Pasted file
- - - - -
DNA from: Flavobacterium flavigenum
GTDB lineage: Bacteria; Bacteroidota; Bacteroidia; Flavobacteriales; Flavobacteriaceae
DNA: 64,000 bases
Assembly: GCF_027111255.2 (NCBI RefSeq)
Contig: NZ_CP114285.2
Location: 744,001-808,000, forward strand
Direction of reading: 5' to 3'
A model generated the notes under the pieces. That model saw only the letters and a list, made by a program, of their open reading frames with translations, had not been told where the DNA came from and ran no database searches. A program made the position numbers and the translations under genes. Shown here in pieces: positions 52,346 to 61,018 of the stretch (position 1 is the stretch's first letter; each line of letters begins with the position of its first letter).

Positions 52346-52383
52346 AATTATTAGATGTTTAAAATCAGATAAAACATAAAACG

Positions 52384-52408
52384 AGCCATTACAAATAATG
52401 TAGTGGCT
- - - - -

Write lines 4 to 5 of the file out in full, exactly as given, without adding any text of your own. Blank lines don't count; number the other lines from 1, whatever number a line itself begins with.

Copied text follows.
Assembly: GCF_027111255.2 (NCBI RefSeq)
Contig: NZ_CP114285.2